NEW YORK (GenomeWeb) – Veracyte announced after the close of the market on Wednesday that its revenues for the second quarter increased 71 percent year over year, but still fell short of the consensus analysts' estimate.
It also said that it and Genzyme have agreed to amend their co-promotion agreement reached in early 2012.
The South San Francisco, Calif.-based firm said that for the three months ended June 30, revenues reached $8.7 million, compared to $5.1 million in the year-ago period. On average, Wall Street had expected revenues of $9.4 million.
Veracyte received 16,458 fine needle aspiration samples in the quarter, up 32 percent from 12,424 samples in Q2 2013. It added that the rate of Afirma Gene Expression Classifier tests for diagnosing thyroid cancer performed during the quarter remained slightly above 22 percent of FNA samples received, "reflecting the company's strong progress with large institutional accounts, which handle initial cytopathology on-site and only submit indeterminate samples for genomic testing."
"We continued to experience robust momentum with our business during the second quarter of 2014," Veracyte President and CEO Bonnie Anderson said in a statement, noting inclusion of Afirma GEC in "leading guidelines," positive payor coverage decisions, the launch of a second Afirma product in endocrinology, and further development of Veracyte's pulmonary pipeline.
During the company's conference call following the release of its financial results, Anderson said that in Q2, Afirma GEC had received its first positive coverage decision from a Medicaid managed care plan, AmeriHealth Caritas, which covers about 2 million lives. Additionally, Veracyte executed contracts in Q2 with smaller integrated healthcare delivery networks. As a result, the total number of covered lives is now 135 million, she said.
She also said that last week, New York State approved the company to offer its extended Afirma offerings, including the Afirma Malgnancy Classifier, which was launched in May, to residents in the state.
Commenting on the company's pulmonary pipeline, Anderson said that Veracyte is developing a molecular classifier to improve early, non-surgical diagnosis of interstitial lung diseases, particularly idiopathic pulmonary fibrosis. The test, she said, is expected to become commercially available in 2016.
Lastly, Veracyte had previously said that it planned to double its sales staff in 2014 compared to 2013, and so far, it has increased that number from eight at the end of 2013 to 14 as of the end of Q2 2014. By the end of the year, the company expects to hire an additional 10 sales people, Anderson added.
The company had a net loss of $6.7 million, or $.31 per share, in Q2 2014, compared to a net loss of $6.5 million, or $7.53 per share, a year ago. The average analyst estimate was a net loss of $.33 per share.
Veracyte, which went public in November 2013, used more than 21 million shares to calculate its loss on a per-share basis in the recently completed quarter, compared to 861,839 shares in Q2 2013.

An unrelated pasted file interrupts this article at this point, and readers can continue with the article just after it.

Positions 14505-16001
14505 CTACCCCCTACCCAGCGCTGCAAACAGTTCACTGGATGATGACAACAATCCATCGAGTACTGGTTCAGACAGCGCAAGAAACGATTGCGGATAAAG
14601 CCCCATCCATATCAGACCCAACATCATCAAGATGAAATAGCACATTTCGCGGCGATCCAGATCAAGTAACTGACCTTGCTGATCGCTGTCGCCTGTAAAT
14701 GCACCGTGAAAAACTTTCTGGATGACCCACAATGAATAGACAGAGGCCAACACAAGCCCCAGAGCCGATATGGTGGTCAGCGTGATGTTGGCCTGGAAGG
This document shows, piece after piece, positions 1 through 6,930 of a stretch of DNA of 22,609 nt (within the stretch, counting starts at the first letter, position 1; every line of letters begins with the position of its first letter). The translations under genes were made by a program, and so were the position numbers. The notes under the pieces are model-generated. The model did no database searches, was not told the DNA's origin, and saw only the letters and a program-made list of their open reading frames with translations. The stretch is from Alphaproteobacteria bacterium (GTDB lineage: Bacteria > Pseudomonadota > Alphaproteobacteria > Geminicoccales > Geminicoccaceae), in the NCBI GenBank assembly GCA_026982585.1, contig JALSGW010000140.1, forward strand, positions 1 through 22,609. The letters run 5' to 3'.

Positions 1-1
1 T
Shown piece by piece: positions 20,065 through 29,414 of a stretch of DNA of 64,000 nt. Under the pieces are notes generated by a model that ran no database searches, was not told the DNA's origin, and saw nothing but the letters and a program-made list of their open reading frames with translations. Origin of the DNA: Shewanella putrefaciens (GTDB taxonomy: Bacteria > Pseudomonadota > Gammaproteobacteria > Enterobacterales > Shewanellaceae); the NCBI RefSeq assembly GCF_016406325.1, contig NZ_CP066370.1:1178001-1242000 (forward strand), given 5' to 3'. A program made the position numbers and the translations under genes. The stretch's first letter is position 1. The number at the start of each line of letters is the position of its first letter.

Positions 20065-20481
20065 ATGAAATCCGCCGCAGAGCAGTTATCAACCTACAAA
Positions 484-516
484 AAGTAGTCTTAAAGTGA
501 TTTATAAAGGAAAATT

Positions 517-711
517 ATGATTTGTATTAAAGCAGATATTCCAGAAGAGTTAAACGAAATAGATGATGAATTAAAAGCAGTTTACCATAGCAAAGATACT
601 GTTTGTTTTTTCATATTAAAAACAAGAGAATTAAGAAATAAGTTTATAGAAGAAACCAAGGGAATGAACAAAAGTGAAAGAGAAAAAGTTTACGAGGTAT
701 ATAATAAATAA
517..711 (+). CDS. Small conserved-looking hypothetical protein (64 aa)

Its R&D expenses increased 16 percent year over year to $2.2 million from $1.9 million, while its SG&A spending shot up 67 percent to $9 million from $5.4 million.
Veracyte ended the quarter with $58 million in cash and cash equivalents.
It reiterated its full-year 2014 revenue guidance of between $38 million and $43 million, but lowered the guidance on the number of FNAs to a new range of 66,000 to 73,000 samples. Veracyte previously guided to a range of between 76,000 and 83,000 samples. The GEC test range, it added, is anticipated to come in at the top end of the guided range of 20 percent to 22 percent with the number of GEC-only tests higher than expected as large institutional accounts continue to adopt the test.
Veracyte also announced it has agreed to amend a co-promotion deal with Genzyme in order to provide it greater financial flexibility. The agreement, which would take effect on Jan. 1, 2015, has not yet been signed, but under its terms Veracyte's co-promotion fees to Genzyme would decrease to 15 percent of Afirma revenue in the US from 32 percent under the previous agreement between the two firms.
Veracyte and Genzyme will continue to jointly market the test, though Veracyte will take on greater responsibility for new-account sales conversion while Genzyme's sales team will focus on ongoing support of new and existing accounts.
The companies also have agreed to amend the agreement "to optimize their joint presence internationally with a country-by-country decision to co-promote or to revert exclusivity back to Veracyte."
"At this point in the Afirma adoption curve, we believe the shift in sales responsibility is particularly critical to continued successful penetration into more complex institutional accounts and integrated health networks, where a dedicated team approach is required," Anderson said.